Review of: The Village Effect: How Face-to-Face Contact Can Make Us Healthier, Happier, and Smarter
By Susan Pinker
Spiegel & Grau. 368 pages
It’s a compliment to author Susan Pinker’s accessibility that the basic takeaway from her engaging new book The Village Effect: How Face-to-Face Contact Can Make Us Healthier, Happier, and Smarter lends itself to a haikulike mashup of E. M. Foster, Barbra Streisand, and phone-text shorthand: only connect / people need people / must C U in person not just online.
The message is certainly not new to readers of Psychotherapy Networker, whose very name encodes the importance of belonging, connecting, and networking in worlds both real and virtual. But it’s a message well worth reinforcing, especially when presented with as much intelligence and wit as Pinker brings to the task. Moreover, Pinker, a developmental psychologist and the author of The Sexual Paradox, provides a distinctive perspective by placing both face-to-face and screen-to-screen contact within the broader context of the psychology of attachment, the neurobiology of emotions, and the traditional communities out of which our contemporary 24/7 connectivity evolved.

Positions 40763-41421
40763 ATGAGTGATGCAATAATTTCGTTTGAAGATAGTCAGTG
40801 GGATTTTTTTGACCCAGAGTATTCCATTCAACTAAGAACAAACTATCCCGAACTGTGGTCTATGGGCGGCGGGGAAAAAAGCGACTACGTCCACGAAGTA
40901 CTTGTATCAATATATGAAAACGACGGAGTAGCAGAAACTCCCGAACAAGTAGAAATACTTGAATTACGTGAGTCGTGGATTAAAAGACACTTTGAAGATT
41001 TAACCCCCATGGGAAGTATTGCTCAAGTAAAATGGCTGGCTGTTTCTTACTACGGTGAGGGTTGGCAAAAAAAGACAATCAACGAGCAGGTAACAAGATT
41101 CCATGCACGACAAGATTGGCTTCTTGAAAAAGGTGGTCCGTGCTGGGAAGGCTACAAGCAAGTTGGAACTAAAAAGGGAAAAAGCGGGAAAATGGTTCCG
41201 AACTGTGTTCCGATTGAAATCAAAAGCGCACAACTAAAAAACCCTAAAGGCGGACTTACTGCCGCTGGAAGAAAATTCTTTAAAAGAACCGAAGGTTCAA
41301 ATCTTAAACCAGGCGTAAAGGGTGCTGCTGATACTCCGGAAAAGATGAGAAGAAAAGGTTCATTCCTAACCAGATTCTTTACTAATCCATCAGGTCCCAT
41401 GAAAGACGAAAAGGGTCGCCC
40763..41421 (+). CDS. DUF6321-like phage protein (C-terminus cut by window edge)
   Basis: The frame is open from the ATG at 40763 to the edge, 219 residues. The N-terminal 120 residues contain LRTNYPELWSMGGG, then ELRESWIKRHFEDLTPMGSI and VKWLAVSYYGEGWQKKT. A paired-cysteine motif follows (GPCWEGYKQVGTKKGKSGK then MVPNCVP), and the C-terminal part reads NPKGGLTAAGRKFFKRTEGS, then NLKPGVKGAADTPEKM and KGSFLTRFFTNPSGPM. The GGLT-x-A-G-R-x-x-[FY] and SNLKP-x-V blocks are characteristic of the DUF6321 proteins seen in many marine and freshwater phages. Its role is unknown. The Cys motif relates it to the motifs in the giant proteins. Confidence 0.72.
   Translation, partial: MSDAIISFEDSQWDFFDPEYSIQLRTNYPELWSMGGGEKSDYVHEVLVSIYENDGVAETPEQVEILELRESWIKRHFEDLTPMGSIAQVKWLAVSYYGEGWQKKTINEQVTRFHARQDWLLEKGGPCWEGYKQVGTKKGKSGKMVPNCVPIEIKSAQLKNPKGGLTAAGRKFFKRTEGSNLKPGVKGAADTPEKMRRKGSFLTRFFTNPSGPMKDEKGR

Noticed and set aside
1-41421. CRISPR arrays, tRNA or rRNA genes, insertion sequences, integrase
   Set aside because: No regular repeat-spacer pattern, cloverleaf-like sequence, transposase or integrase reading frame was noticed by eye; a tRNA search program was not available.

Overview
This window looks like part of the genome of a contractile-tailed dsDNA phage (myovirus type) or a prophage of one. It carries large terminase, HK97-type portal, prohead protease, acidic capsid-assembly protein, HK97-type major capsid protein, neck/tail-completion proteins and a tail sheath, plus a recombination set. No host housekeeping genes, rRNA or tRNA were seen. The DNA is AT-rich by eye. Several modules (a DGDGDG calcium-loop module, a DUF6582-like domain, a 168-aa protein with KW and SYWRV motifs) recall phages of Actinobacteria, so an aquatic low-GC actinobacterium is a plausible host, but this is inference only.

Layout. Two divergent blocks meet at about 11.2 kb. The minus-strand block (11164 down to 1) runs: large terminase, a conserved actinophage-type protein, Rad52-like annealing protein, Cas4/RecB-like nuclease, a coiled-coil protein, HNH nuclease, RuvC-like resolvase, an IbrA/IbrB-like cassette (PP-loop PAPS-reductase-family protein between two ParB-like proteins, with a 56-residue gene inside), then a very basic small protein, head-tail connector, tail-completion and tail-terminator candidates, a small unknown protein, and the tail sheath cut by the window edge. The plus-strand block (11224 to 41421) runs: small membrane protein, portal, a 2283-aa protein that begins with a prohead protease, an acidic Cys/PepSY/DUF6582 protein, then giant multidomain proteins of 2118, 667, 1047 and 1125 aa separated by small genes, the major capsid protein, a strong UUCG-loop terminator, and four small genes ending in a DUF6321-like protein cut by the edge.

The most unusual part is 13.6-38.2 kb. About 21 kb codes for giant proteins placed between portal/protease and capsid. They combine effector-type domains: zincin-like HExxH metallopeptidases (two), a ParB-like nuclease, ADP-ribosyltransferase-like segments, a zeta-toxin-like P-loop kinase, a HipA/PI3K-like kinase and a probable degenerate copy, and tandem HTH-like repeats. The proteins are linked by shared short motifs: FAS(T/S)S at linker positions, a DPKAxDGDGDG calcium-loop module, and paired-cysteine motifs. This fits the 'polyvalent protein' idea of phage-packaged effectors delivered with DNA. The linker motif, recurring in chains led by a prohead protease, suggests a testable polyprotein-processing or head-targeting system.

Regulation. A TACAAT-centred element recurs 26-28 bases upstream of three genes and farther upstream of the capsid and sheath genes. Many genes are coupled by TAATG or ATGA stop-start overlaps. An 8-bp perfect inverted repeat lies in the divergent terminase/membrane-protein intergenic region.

Pinker contends that wherever we live, we all can benefit from the “village effect.” She coined that term after visiting the Sardinian hilltop town of Villagrande Strisaili, a…